Thus far, the 2020 calendar year has been filled with no shortage of excitement, entertainment, heartbreak, anticipation and whatever other emotion you can think of. In two and a half short months we have experienced the following: people freaking out about an unknown disease; the tragic accidental death of basketball player Kobe Bryant, the Astros cheating, and much more. This week, however, we want to focus on Covid-19.
As I’m sure, you have all heard already novel Coronavirus (COVID-19) is running rampant. It is no longer only affecting people in Wuhan, China. There are now more than 65,000 cases outside of China. The death toll continues to climb as well, now past 5,400. The official death rate is around 3.5%. For more information and to track COVID-19 cases, deaths, and recoveries, John-Hopkins University released this detailed website.
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It is easy to see how COVID-19 has affected those in China. But what effect will it have on the rest of us? Below we look at the potential effects from a macro perspective, the effects on the average folks, and the effects on businesses.
Global Effects of COVID-19
As COVID-19 panic started to develop in the epicenter Wuhan, it demanded a response from the Chinese government. The Chinese government delivered. They responded with such magnitude it raised the eyebrows of a few of us around the world looking in.
Mandated quarantines of Wuhan and surrounding areas, the rush completion of a new hospital from scratch in just 10 days? Shuttering schools, factories, and closing down domestic and international air and train travel.
The response seemed appropriate for an unknown pathogen infecting thousands, but at the time this was a “China problem”, or so the world thought. As the virus trickled into Middle Eastern and European population centers, many of us in the west started to realize it was only a matter of time before this was going to affect us and our daily way of life in a real way.
We have already started to see major economic effects on a global scale. Large events are being canceled, sporting leagues are postponing games for the foreseeable future, factories are shutting down, travel is being restricted, and countries are implementing voluntary and forced quarantines.
There are a few pundits and media mouthpieces that are pushing the narrative that this may be the end of the global economy as we know it, with supply lines being cut off, and the world’s factory (China) shut down.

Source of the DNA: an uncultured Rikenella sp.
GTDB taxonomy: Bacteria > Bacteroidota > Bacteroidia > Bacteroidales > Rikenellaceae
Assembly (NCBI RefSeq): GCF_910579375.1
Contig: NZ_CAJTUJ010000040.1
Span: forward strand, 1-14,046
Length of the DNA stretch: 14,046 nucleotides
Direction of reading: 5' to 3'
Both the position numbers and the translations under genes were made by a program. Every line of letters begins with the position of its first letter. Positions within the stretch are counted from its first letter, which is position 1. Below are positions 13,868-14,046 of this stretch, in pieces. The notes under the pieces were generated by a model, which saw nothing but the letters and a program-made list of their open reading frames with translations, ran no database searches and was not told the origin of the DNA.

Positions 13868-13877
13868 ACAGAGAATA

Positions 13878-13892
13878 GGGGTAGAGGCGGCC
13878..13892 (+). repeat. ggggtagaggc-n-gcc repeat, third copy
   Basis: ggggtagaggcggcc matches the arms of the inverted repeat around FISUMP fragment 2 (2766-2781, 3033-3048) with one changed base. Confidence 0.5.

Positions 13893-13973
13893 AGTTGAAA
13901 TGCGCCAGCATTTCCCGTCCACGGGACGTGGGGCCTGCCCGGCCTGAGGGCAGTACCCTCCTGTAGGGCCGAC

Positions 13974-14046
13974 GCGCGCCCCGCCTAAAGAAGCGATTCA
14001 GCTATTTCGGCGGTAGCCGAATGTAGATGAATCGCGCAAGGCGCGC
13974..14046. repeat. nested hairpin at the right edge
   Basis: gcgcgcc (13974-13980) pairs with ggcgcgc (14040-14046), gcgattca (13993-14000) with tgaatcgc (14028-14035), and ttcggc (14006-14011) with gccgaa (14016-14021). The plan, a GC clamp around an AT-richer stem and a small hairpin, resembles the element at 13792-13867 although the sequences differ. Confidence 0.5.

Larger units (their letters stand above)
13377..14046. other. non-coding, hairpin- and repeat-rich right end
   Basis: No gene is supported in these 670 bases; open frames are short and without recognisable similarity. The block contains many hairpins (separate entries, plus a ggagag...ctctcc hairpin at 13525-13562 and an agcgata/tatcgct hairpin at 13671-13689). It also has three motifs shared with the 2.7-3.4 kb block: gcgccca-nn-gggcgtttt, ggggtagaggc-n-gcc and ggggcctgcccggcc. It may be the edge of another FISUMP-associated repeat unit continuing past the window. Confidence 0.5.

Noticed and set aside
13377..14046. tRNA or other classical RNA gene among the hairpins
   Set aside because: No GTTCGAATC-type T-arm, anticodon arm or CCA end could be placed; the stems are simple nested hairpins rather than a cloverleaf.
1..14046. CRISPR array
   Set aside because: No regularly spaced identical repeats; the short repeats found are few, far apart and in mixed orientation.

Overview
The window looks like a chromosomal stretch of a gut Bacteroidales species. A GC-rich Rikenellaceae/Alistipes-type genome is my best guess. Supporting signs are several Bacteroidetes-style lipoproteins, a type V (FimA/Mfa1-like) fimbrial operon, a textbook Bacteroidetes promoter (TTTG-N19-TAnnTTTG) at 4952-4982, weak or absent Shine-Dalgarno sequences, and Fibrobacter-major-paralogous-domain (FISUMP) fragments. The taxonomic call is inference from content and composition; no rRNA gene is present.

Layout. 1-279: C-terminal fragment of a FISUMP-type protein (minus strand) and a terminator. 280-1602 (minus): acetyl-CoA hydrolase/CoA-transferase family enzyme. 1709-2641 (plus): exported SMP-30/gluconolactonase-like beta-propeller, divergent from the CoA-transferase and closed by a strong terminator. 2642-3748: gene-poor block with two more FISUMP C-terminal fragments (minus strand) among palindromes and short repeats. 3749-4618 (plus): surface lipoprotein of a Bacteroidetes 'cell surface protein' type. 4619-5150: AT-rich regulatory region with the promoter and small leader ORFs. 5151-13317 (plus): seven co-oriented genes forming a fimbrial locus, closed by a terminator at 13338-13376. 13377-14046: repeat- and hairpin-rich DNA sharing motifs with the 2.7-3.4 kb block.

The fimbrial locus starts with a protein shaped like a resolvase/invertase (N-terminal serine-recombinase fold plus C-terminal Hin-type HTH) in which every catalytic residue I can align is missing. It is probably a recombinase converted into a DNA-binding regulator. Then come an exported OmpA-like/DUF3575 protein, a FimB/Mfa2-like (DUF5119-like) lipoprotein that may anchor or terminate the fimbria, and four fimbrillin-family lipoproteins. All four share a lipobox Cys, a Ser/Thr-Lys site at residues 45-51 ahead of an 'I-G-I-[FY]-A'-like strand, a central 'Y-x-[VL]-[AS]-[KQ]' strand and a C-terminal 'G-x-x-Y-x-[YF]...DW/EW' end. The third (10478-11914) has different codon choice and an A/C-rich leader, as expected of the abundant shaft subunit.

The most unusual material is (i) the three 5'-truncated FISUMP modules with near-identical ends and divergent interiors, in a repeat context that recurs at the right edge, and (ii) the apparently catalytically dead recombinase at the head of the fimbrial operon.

It is truly a bit too early to tell, but we are already seeing some effects of supply chain limits and increasing demand on our medical providers in Asia, the Middle East, and Europe. In response, North American markets are down nearly 30% from their peak in mid-February. Companies like Apple have already announced a delay in product launches.
COVID-19 Effects on Canada
Canada hasn’t seen a lot of cases of COVID-19 yet, comparatively. However, that could soon explode as testing becomes more available. If and when that happens, we too can expect some international and domestic travel restrictions, probably some temporary school and sporting event closures, and maybe even quarantines for certain neighborhoods, cities, or regions.
This does not mean that all places of business will shut down. This does not mean transportation of goods and foods will be slowed or stopped, and people won’t be able to go to work. But we do expect people to take more precautionary measures for the foreseeable future; working from home if possible, avoiding public venues, making less trips to the grocery store, and focusing on just getting by.
Obviously some industries will take it harder than others. The entertainment, hospitality, and transport industries will slow and some will be out of work for the medium term. Well, if this segment of the population can’t go to work, how will they pay their rent/mortgage and other fixed expenses? If they don’t get paid how will they afford to pay for their mortgage, debt payments, food, or expenditures?
That cash flow would probably have to come from savings. But wait! As we have outlined numerous times before Canadians Lack Personal Savings. The majority of Canadians are living pay-cheque to pay-cheque, less than $200 away from insolvency every month.
How COVID-19 Will Affect You
We already touched on this above. The COVID-19 effect could see a lot of people unable/not allowed to attend work, or at the very least, working from home. This means that some will be earning less or nothing at all. The overall purchasing power for a lot of people could see a substantial decrease.
Furthermore, access to, never mind paying for luxuries in life could become more difficult. Maybe you’ll have to postpone your home upgrade, cancel Netflix, or get rid of the extra car. The 2020 summer vacation might look different too if international travel is halted.
If you know that you are strapped for cash or living pay-cheque to pay-cheque, there is a good chance things will get a lot tougher. It might be time to sell some of stuff that you no longer use, and put that sum aside for when money gets tighter.
Although things are getting serious, and believe us they are, from a financial planning perspective, remember to stay on course. If you and your financial planner were prudent, your plan should still be applicable.
When the market is down, it is not the time to sell. The plans that were put in place are still there to help you achieve your goals. Although there is a potential pandemic, your long-term and retirement goals are probably still the same.
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Disclaimer: This Forbes Wealth Blog is for informational purposes only and does not constitute financial, legal, or tax advice of any kind. Please consult your legal, accounting, tax, investment, banking, and life insurance professionals to get precise advice relating to your particular situation before acting upon any strategy